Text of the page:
Nigeria body admits 'lapses' over athletes' drug tests

·1 min read
Star sprinter Blessing Okagbare criticised the sports system in Nigeria as 'flawed' with officials too busy 'fighting over power' to do their jobs

The Athletics Federation of Nigeria (AFN) on Thursday admitted "lapses" on its part over the disqualification of 10 athletes from Tokyo Olympics for not complying with out-of-competition drug testing requirements.

The Athletics Integrity Unit (AIU) had announced the disqualification of the Nigerian athletes.

The AFN, which has been plagued by power tussle for several years, said they would take responsibility for the lapses that led to the disqualification.

"The AFN bears responsibility for any lapses that may have occurred during the process and reassures Nigerians that our performances (at Tokyo Olympics) will not be negatively impacted," it said in a statement.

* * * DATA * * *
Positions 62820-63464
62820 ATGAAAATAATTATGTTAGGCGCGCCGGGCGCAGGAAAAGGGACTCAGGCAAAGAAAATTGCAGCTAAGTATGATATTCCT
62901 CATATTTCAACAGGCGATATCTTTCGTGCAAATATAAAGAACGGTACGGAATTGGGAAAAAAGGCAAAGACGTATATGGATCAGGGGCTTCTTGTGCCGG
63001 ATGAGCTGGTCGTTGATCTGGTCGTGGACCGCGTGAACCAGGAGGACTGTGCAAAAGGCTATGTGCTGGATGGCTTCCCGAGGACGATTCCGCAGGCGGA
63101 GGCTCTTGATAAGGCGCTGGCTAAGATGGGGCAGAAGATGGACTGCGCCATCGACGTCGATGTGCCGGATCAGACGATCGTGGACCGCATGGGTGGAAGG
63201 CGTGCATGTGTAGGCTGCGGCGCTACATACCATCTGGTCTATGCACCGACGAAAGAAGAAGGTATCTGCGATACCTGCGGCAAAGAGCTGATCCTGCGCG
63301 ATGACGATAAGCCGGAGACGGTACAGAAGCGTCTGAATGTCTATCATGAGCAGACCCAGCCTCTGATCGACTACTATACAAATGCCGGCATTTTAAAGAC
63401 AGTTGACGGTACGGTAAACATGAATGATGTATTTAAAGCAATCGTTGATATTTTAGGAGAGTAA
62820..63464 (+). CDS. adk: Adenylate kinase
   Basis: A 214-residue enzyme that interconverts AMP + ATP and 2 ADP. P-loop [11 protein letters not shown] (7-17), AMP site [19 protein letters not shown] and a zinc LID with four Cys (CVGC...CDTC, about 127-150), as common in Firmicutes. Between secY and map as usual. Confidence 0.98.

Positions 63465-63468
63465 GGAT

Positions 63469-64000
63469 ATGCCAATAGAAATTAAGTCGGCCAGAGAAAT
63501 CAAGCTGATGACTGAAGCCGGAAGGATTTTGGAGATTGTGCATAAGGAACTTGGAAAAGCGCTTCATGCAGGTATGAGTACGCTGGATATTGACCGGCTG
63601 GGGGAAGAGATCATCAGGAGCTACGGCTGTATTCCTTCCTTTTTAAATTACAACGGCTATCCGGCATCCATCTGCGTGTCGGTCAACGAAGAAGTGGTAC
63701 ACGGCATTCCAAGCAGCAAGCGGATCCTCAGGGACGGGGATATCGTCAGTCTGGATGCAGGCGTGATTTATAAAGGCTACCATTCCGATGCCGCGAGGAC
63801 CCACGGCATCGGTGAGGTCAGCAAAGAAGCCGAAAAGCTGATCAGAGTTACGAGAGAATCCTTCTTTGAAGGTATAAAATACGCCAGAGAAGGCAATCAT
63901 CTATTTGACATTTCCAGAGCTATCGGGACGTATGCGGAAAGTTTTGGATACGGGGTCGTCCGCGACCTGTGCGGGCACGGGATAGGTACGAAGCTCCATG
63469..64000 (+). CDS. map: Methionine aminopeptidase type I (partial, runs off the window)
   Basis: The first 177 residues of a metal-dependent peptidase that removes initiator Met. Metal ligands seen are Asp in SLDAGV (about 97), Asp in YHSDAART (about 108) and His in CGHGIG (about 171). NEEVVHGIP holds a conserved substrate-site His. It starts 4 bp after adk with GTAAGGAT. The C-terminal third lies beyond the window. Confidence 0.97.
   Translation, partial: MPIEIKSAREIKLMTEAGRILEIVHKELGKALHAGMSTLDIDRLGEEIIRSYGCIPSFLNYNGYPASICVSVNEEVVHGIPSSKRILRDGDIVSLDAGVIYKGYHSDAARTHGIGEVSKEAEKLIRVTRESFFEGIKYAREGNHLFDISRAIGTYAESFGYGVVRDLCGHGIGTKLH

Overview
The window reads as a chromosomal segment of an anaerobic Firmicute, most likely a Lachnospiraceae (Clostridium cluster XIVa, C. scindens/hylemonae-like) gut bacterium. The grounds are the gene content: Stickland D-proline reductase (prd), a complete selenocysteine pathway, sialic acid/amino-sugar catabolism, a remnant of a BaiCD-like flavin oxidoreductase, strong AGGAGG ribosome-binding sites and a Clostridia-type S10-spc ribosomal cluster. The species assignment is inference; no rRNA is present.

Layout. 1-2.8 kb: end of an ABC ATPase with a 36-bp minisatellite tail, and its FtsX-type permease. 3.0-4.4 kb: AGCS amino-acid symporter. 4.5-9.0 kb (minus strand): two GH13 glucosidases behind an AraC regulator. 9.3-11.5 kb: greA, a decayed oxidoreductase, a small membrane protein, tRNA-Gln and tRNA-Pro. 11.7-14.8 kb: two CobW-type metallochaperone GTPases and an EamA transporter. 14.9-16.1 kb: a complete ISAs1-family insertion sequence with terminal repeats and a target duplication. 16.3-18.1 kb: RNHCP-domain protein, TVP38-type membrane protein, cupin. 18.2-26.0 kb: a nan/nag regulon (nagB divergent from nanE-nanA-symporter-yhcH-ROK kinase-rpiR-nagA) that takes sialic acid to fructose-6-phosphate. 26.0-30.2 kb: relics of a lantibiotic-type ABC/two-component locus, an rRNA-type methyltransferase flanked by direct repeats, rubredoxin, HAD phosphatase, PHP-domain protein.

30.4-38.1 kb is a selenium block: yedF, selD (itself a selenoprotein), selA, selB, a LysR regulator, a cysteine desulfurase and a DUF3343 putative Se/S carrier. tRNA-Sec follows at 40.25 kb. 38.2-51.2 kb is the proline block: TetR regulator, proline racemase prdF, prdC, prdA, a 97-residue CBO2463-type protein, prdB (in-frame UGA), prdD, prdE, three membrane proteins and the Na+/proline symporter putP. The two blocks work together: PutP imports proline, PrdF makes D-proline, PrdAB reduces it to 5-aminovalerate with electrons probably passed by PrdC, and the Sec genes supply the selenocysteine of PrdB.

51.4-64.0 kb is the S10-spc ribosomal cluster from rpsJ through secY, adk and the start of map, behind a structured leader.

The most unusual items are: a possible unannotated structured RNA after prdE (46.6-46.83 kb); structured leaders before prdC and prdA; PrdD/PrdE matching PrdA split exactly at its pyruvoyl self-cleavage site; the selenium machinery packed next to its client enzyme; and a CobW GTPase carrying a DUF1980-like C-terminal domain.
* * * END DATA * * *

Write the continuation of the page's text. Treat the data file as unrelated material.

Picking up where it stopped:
"All our athletes resident in Nigeria and who qualified for the Olympic Games completed the three mandatory tests," it said.

"Most of our top athletes resident in the USA also completed their tests," the AFN said.

"However, a few athletes in the American collegiate system were tested, but those tests were deemed not to have complied with WADA (world anti-doping agency) sample collection and analysis standards."

The AFN said it had appointed a top official to head its medical and anti-doping commission.

Star sprinter Blessing Okagbare, who will compete in the 100m and 200m in Tokyo, was critical of the country’s sports officials.

"The sport system in Nigeria is so flawed and we athletes are always at the receiving end of the damages," she said.

"They were busy fighting over power, exercising their pride over Puma contract/kits forgetting their major responsibility – the athletes.

"It’s sad that this cycle keeps repeating itself and some people will come out to say I am arrogant for speaking my truth. It’s my career," she added.

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